• 1933 -- The first modern civil airliner, the Boeing 247, a twin-engined transport, is built.
• 1935 -- Amelia Earhart makes the first solo flight by a woman from Hawaii to California, Jan. 11-12.
• 1935 -- The most famous airliner in the world, the DC-3 (Douglas Commercial) transport, is built.
Lakehurst, N.J., May 6.
• 1938 -- The Supermarine Spitfire fighter, a low-wing, single-seat craft, goes into production in England and becomes one of World War II's most famous planes, playing a major role in the Battle of Britain.
• 1939 -- The world's first turbojet aircraft, the Heinkel He-178, flies in Germany on Aug 27. But the Nazi high command shows little interest in its value for military purposes.
• 1940 -- The first pressurized airliner, the Boeing 307-B, permits passengers to fly more comfortably at greater speeds for longer distances.
• 1941 -- In a classic use of airpower, the Japanese attack U.S. bases at Pearl Harbor and the Philippines, Dec. 7.
• 1942 -- Igor Sikorsky, living in the U.S., successfully flies the first modern helicopter, the VS-300, capable of vertical and hovering flight.
• 1942 -- The first operational military jet, the Messerschmitt 262 fighter, is tested in Germany, but it is not put into service until two years later.
• 1942 -- The first American jet, the Bell XP-59A, makes its first flight at Muroc, Calif., Oct 1.
• 1942 -- The Battles of Coral Sea and Midway prove to be a turning point in the war in the Pacific, as U.S. carrier-based planes shatter the Japanese fleet and establish the superiority of the aircraft carrier as a tactical naval weapon.
• 1944 -- German V-1 flying bombs and V-2 rockets bombard London.
• 1945 -- U.S. plane drops the first atom bomb on Hiroshima and helps bring the war to an end, Aug. 6.
• 1947 -- Test pilot Chuck Yeager, flying the Bell X-1, becomes the first man to fly faster than the speed of sound, 670 mph, Oct. 14.
• 1950 -- The Korean War marks the first jet combat between Russian-built Mig-15s and American Sabre F-86s.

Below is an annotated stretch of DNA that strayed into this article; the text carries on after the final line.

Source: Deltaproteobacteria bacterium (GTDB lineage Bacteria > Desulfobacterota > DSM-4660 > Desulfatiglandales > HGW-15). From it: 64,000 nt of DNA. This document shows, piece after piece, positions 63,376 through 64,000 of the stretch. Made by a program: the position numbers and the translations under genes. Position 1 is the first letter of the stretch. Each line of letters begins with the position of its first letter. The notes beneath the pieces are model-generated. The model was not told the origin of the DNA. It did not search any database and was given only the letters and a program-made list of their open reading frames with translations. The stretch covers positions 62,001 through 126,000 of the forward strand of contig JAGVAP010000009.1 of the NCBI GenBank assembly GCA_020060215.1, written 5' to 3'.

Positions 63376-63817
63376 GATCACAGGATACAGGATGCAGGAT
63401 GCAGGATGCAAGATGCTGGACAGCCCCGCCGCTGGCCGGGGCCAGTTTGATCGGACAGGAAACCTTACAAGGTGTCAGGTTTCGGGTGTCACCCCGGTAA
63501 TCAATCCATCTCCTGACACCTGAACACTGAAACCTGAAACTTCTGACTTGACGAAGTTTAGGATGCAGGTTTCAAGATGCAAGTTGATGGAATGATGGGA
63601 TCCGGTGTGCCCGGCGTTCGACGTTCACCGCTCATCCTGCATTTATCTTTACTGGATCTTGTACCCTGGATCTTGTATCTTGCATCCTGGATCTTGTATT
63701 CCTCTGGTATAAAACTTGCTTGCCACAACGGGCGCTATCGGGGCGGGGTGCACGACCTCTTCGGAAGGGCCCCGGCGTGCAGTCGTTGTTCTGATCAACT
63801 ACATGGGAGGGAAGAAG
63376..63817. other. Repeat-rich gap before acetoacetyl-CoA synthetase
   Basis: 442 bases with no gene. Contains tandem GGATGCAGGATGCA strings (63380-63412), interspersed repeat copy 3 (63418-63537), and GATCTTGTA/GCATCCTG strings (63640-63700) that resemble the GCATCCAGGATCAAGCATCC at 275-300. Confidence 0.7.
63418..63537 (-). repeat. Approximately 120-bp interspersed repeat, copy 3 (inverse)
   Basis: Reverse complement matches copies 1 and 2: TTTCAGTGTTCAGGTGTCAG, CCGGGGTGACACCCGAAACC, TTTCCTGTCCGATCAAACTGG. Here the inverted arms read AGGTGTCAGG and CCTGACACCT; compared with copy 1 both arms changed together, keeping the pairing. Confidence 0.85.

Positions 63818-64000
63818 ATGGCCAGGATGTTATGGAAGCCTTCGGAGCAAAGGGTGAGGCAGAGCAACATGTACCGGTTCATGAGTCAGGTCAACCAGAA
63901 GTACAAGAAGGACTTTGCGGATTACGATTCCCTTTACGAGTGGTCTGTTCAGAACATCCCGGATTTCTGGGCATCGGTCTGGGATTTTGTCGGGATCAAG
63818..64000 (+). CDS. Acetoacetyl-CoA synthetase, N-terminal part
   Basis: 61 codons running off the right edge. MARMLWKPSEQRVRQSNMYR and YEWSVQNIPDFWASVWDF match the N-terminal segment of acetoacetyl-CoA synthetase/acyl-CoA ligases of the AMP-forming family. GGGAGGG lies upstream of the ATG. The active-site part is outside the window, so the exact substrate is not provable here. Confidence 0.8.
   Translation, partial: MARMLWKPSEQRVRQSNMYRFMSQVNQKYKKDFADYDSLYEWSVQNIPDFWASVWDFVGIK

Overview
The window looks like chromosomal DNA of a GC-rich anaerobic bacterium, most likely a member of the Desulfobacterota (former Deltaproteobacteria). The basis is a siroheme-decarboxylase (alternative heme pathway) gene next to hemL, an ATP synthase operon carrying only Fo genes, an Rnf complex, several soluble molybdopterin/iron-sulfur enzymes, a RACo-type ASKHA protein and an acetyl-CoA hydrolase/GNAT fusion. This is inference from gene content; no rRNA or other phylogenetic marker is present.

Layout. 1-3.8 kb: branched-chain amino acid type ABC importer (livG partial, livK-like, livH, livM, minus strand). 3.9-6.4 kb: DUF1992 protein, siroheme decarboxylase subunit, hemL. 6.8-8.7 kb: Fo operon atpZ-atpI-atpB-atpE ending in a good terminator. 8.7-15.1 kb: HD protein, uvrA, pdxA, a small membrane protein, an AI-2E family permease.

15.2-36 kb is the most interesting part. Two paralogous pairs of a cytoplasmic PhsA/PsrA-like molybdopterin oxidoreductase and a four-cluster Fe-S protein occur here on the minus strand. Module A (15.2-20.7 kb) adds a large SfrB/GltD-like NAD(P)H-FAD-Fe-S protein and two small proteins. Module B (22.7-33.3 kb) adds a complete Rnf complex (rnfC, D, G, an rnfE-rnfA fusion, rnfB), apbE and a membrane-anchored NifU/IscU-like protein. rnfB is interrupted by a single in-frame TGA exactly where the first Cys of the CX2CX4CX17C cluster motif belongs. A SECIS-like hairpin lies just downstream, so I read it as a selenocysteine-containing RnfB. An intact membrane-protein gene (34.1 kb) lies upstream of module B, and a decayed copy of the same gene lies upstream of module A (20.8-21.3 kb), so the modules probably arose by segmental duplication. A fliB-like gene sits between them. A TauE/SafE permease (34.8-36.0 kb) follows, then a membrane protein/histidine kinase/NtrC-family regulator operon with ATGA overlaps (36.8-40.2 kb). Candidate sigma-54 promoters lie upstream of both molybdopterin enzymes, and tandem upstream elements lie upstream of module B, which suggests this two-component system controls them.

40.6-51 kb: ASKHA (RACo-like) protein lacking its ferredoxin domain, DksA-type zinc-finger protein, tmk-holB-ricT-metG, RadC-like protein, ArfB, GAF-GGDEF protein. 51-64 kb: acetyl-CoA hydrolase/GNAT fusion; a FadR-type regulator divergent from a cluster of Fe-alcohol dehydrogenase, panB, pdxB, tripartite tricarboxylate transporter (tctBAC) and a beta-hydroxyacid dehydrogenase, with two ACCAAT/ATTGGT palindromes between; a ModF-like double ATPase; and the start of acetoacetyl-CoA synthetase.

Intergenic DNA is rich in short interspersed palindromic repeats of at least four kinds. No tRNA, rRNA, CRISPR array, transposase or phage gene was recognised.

• 1952 -- The British De Havilland Comet, the world's first jet transport, enters service.
• 1953 -- U.S. pilot A. Scott Crossfield flies faster than twice the speed of sound in a Douglas Skyrocket.
• 1954 -- The Boeing 707, the first U.S. jet transport, is tested.
• 1954 -- The Convair XFY-1, the first airplane to take off and land vertically, is tested.
• 1957 -- Soviet Union launches Sputnik 1, the first man-made earth satellite. That same year, Sputnik 2 carries a dog, Laika, the first space traveler.
• 1957 -- Three B-52 Stratofortresses make the first, nonstop jet flight around the world, a distance of 24,325 miles in 45 hours and 20 minutes, Jan. 16-18. Three in-flight refuelings were required.
• 1958 -- U.S. launches its first satellites, Explorer 1 and Vanguard 1.
• 1959 -- The North American X-15 is built for hypersonic flight and sets world records for speed, 4,104, and altitude, 67 miles.
• 1959 -- A Soviet probe hits the moon.
• 1961 -- Yuri A. Gagarin, a Soviet cosmonaut, becomes the first person in space, April 12.
• 1961 -- Astronaut Alan Shepard becomes the first American in space.
• 1962 -- John Glenn becomes the first American to orbit the Earth, Feb. 20.
• 1962 -- North American rocket research plane X-15 penetrates outer space, July 17.
• 1965 -- A Soviet cosmonaut becomes the first man to walk in space.
• 1968 -- Astronauts Frank Borman, William A. Anders and James A. Lovell Jr. become the first men to orbit the moon, Dec. 24-25.
• 1969 -- Apollo 11 astronaut Neil Armstrong becomes the first man to set foot on the moon. Fellow astronaut Buzz Aldrin joins him moments later, July 20.
• 1970 -- The first jumbo jet, the Boeing 747, enters airline service.
• 1973 -- Astronauts conduct experiments in Skylab 1, the first manned U.S. space laboratory.
• 1976 -- The Concorde, a supersonic transport plane built by Britain and France, begins passenger service.
• 1981 -- U.S. astronauts John W. Young and Robert L. Crippin make the first space shuttle flight, April 12.